Erik Trautman logo crest shield seal

Erik Trautman

“Everything you can imagine is real.”
-- Pablo Picasso

The First Presidential Debate: Clinton / Trump

I woke up nervous about what would happen during tonight's debate between Hillary Clinton and Donald Trump. There were no specific details on which my dread hung but it was instead an undefined sense of foreboding driven by the knowledge that the risk profiles of the two candidates were asymmetric. Specifically, it felt like Clinton had very little to gain and everything to lose from going toe-to-toe with the unpredictable Trump. I left the debate feeling relieved on one level but also tugged by a nagging anxiety.

There is a lot at stake in this election and this was the biggest debate matchup in history. Frankly, I think it went about as well as could be expected for each candidate without a major screw-up from the other. Contrary to potential worst-case scenarios, Clinton didn't get overrun and Trump didn't completely melt down. They each played their parts well.

Clinton was quick to use specific facts coupled with abstract policy proposals to hammer home her message about competency. She also came off as a bit stiff at times and generally sounded like a career politician pandering for votes from a meticulously determined set of constituencies.

Trump brought the issues home to the emotional core of his base by bringing up the bogeymen of foreign trade and domestic crime at every turn while blaming it all on the establishment politicians. He also had his usual spate of strange statements which might be career-ending gaffes on any other politician but sounded more-or-less normal for him (400lb hackers at home, targeting Rosie O'Donnell specifically…).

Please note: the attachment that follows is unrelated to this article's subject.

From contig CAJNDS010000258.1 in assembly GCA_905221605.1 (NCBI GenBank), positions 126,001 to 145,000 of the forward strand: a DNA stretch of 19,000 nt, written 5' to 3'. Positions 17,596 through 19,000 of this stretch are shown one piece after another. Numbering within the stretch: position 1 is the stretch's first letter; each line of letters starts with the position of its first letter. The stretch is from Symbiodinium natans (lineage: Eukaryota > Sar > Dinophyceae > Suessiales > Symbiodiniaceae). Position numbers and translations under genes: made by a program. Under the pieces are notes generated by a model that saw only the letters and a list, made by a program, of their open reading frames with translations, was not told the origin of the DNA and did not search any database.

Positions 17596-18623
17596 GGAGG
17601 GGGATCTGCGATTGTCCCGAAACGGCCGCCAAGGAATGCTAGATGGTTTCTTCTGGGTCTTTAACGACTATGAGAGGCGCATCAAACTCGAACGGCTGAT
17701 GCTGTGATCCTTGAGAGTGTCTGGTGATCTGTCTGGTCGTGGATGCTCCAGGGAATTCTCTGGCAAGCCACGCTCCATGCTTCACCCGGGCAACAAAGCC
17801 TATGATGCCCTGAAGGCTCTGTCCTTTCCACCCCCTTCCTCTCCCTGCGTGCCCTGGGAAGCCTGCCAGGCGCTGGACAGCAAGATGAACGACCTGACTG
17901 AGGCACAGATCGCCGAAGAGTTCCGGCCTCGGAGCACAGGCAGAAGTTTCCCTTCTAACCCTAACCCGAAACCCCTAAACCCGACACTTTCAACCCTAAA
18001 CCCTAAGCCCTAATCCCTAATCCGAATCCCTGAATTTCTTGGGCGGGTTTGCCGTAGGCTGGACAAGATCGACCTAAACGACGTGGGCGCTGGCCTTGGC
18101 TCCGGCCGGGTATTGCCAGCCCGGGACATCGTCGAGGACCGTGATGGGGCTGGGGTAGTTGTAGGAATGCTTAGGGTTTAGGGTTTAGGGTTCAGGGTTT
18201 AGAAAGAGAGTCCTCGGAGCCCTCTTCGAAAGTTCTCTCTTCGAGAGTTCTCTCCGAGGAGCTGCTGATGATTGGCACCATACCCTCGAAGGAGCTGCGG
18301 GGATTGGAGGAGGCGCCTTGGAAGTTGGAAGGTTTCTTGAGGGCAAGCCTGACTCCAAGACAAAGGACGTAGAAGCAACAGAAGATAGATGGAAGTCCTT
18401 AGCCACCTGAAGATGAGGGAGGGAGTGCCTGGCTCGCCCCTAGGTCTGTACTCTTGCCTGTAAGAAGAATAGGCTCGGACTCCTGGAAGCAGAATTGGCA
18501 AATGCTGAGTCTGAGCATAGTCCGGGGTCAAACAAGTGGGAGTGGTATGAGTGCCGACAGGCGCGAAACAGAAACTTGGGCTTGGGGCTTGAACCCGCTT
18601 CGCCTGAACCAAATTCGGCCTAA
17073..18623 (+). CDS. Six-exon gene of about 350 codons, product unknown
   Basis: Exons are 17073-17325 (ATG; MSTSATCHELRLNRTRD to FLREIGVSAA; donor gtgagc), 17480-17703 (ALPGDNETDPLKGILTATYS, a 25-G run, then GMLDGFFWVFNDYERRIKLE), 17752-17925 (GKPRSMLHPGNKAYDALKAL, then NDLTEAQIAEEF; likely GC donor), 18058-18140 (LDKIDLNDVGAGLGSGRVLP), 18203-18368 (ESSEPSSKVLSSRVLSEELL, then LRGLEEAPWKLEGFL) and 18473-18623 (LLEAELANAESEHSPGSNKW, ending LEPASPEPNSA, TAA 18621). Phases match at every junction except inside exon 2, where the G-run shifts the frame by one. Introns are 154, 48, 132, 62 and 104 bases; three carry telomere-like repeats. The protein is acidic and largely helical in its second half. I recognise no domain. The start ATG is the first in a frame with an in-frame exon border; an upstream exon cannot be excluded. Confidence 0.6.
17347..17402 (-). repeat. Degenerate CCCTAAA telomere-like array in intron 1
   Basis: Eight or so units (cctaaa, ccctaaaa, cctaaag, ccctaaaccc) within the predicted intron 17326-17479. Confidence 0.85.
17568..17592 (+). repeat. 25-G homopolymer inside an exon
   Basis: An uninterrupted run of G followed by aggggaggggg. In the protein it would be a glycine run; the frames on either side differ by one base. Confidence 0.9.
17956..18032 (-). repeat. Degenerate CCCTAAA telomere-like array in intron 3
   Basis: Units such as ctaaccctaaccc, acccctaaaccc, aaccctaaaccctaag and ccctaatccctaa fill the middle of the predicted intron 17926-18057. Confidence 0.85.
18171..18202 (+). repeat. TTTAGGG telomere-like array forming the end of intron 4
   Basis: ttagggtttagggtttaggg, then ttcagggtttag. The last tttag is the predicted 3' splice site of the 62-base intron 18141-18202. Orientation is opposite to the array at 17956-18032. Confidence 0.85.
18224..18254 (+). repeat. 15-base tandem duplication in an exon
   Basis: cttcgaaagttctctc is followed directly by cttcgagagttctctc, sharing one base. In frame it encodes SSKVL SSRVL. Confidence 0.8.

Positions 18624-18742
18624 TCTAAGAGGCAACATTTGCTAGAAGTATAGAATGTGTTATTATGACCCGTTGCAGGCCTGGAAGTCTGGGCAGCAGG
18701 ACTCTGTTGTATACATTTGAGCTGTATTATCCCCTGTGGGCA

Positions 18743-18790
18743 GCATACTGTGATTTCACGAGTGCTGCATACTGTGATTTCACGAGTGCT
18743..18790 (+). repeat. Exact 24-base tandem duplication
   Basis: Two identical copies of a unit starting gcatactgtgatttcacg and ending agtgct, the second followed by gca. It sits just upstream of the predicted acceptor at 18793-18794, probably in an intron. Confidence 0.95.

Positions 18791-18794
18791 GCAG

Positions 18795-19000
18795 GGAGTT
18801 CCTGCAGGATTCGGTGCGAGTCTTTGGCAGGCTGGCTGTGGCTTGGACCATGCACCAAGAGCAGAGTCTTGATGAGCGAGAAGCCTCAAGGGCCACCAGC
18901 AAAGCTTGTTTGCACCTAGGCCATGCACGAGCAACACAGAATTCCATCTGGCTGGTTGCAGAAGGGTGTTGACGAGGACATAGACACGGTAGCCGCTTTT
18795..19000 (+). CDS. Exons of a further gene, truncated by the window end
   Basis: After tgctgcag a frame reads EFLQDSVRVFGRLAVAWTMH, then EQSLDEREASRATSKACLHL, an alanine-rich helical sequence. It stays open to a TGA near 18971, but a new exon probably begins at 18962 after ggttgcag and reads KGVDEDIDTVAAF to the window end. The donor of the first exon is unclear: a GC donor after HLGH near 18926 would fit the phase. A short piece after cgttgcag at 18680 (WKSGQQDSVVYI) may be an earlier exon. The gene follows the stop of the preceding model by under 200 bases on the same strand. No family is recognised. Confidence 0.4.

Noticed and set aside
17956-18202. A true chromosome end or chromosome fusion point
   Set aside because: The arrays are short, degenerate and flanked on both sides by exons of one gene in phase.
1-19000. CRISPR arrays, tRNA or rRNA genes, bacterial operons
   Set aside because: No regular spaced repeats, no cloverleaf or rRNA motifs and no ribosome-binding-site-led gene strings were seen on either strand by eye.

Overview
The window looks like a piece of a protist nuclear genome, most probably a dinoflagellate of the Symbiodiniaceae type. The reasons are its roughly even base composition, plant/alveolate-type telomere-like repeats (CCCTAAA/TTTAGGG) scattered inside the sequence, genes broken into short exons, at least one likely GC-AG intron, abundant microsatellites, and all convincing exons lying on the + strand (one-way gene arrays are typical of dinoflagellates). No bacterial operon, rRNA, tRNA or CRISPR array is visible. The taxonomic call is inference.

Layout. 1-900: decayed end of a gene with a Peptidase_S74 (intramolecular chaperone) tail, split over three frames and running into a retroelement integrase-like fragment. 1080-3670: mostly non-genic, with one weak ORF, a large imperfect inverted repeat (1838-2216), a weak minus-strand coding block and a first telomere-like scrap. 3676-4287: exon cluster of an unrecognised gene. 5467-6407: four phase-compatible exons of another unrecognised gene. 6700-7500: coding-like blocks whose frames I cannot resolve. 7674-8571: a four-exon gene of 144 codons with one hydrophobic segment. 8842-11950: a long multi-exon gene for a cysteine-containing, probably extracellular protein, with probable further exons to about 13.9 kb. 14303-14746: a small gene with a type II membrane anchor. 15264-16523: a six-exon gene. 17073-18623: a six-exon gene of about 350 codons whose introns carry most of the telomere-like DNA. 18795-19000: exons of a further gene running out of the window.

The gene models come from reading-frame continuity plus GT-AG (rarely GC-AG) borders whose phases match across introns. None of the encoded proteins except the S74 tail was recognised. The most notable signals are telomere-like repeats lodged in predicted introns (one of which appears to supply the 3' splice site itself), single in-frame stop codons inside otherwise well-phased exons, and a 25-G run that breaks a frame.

Based on the way each of the two candidates argue, it seems like they're addressing different voters. While the majority of "debate-scorers" will probably respond well to Clinton's facts, I worry that they're underestimating the emotional appeal of Trump's reality, which was repainted with convincing regularity.

Trump uses the "overwhelming liar" approach extremely well. With it, he paints a picture of the world which is factually false (crime rates soaring, jobs disappearing, gloomy prospects) but which is presented so brazenly and convincingly that it easily draws one into his frame even if those factors don't actually represent one's life. He literally changes the reality around him, sort of like Steve Jobs' famous "Reality Distortion Field".

Engaging with that can be a lose-lose proposition. You can try challenging his frame of reality itself by countering his "facts" with your facts but then it looks like he-said-she-said, further legitimizing his frame. You can present your policies in response but then they get cast in the light of his frame, where they are obviously far less favorable than in reality. Finally, you can try to reestablish reality by setting up your own frame but you've already lost the initiative and the emotional battle. Essentially, by even having to engage at all, you've already lost.

In this case, Trump did a good job of constantly turning the debate into a referendum on the failure of current policies and politicians. Clinton chose the second option presented above and, instead of correcting this frame, she pushed harder on why she is such a super politician. That may play into Trump's hands when the facts of her competence are undermined by the emotional attractiveness of blaming those politicians for creating Trump's vision of our current distopia.

Clinton fought her fight and she fought it as well as could be expected given her strengths and her record. The pundits will probably chalk this one up to a slight victory in her favor because of it. Behind this, though, I fear that we're all still underestimating the convincing power of Trump's untruths so zealously delivered and the trap that Clinton couldn't help but walk into.